• Prego (beef steak sandwich): grilled beef steak (thin) served in the traditional Madeiran bread ‘bolo do caco’. If you ask for the ‘prego special’, this will come with lettuce, tomato, ham and cheese and sometimes with chips on the side. A low cost meal which is extremely popular among locals at lunch.
  • Carne de Vinho e Alhos (Meat in wine and garlic): pork or rabbit marinated in white wine, garlic and salt. A traditional Christmas dish. Some snack-bars make tasty ‘carne de vinho e alhos’ sandwiches which is perfect when looking for a quick bite to eat.
  • Guisado (stew): tender meat or fish slowly cooked with small potatoes, tomatoes and carrots in a broth of water, wine, stock or sometimes beer. Served with rice, this meal is full of intense flavours designed to heat you up on a cold night.

Fish

Espada (scabbard fish) with Banana

  • Espada (scabbard fish): known as ‘the ugly fish that tastes good’. It is tender and normally served as a fillet, which can be fried, boiled or grilled. Light dish served with fresh vegetables or sometimes cooked banana. Most snack-bars/cafés will make delicious ‘espada’ sandwiches also perfect for a quick snack.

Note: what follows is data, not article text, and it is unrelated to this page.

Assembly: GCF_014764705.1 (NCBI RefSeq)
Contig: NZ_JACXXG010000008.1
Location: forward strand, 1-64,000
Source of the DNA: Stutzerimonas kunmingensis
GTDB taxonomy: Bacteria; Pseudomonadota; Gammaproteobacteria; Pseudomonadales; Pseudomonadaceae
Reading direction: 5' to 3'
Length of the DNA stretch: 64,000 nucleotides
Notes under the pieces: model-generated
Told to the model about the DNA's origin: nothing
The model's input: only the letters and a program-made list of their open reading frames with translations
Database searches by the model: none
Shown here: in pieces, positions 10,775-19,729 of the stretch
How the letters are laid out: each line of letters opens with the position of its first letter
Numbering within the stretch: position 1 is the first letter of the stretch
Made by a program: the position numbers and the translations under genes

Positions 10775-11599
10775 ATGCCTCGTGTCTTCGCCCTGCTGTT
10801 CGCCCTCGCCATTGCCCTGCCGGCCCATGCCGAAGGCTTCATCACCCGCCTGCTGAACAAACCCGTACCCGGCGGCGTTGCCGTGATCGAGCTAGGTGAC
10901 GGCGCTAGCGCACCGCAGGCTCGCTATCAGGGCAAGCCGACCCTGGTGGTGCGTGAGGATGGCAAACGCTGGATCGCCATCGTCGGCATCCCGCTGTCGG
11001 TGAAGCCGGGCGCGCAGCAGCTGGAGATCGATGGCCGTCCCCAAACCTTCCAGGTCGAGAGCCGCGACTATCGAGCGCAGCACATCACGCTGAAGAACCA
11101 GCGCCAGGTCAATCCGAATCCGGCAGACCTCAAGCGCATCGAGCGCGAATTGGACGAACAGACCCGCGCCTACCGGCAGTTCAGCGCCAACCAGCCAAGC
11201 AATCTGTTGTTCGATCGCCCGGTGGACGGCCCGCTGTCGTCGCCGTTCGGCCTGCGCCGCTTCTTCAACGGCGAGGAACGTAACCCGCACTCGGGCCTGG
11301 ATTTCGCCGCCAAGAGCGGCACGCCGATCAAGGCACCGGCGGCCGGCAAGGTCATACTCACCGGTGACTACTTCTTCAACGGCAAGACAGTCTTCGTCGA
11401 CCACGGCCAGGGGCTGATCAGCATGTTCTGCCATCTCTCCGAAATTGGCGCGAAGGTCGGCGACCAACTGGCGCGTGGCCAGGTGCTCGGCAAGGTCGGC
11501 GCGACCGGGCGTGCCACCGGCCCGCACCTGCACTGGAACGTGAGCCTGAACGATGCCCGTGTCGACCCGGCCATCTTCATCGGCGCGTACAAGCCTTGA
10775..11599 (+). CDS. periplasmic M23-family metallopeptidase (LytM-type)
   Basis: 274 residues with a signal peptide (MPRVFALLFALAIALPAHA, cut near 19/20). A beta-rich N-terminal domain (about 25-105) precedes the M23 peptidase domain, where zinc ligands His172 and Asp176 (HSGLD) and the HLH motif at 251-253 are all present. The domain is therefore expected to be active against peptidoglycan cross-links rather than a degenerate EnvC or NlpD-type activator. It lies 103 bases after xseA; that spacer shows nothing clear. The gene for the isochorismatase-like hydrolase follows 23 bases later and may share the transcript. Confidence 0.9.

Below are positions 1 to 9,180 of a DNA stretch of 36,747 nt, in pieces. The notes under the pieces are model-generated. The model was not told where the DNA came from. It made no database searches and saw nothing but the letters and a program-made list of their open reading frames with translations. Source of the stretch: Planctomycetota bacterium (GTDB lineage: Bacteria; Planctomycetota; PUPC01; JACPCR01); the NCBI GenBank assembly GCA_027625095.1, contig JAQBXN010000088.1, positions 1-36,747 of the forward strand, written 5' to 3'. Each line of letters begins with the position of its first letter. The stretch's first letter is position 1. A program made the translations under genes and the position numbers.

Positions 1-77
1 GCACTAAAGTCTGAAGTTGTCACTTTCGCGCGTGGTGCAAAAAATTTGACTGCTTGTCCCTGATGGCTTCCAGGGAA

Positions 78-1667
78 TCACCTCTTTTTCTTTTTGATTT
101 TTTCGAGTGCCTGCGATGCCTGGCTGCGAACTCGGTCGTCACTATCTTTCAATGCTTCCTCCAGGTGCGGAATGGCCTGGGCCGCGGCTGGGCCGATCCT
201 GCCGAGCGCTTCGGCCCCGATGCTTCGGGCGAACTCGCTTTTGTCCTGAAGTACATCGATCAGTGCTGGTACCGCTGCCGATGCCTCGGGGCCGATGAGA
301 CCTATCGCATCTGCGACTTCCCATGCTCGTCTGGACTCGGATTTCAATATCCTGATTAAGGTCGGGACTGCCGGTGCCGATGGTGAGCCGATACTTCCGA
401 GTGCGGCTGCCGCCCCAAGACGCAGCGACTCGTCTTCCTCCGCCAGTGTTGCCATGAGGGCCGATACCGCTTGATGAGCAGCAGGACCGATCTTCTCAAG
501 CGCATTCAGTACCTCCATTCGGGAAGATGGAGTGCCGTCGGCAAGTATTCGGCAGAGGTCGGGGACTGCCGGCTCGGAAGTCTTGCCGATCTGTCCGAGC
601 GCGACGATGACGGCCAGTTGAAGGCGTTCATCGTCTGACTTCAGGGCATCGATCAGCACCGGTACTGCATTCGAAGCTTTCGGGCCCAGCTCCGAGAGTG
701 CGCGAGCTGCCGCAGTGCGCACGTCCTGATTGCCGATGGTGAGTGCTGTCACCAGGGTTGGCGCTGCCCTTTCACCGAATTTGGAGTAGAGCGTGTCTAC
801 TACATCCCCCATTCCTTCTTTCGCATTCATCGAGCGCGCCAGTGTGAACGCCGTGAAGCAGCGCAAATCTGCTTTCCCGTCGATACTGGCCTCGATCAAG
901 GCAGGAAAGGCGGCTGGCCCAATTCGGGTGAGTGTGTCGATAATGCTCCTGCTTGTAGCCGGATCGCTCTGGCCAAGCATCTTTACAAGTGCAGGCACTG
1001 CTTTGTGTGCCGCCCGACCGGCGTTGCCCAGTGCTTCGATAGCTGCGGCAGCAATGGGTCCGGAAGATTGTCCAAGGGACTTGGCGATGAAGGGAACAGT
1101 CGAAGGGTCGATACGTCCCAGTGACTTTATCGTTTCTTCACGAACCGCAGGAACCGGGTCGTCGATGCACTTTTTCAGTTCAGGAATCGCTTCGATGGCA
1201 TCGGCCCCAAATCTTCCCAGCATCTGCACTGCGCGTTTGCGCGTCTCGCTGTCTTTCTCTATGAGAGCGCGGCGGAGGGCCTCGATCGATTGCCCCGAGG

• Bife de Atum (tuna steak): Tuna steak (fried or grilled) normally served with fresh vegetables.
  • Bacalhau com natas (cod with cream): layers of salted cod baked in a sauce of cream with diced onion and potatoes. Popular meal fit for any occasion.
  • Bacalhau à Gomes de Sá (cod dish invented by Gomes de Sá): a casserole type dish of salted cod mixed with sliced potatoes, onions, olives, salsa and boiled eggs; seasoned with herbs and olive oil. A family favourite meal originating from the mainland.
  • Arroz de Marisco (Seafood Rice): rice cooked with various kinds of shellfish with tomatoes, onions, garlic and olive oil.

For those with a sweet tooth, below are some of the pastries and cakes popular with the locals:

Bolo de mel, Madeira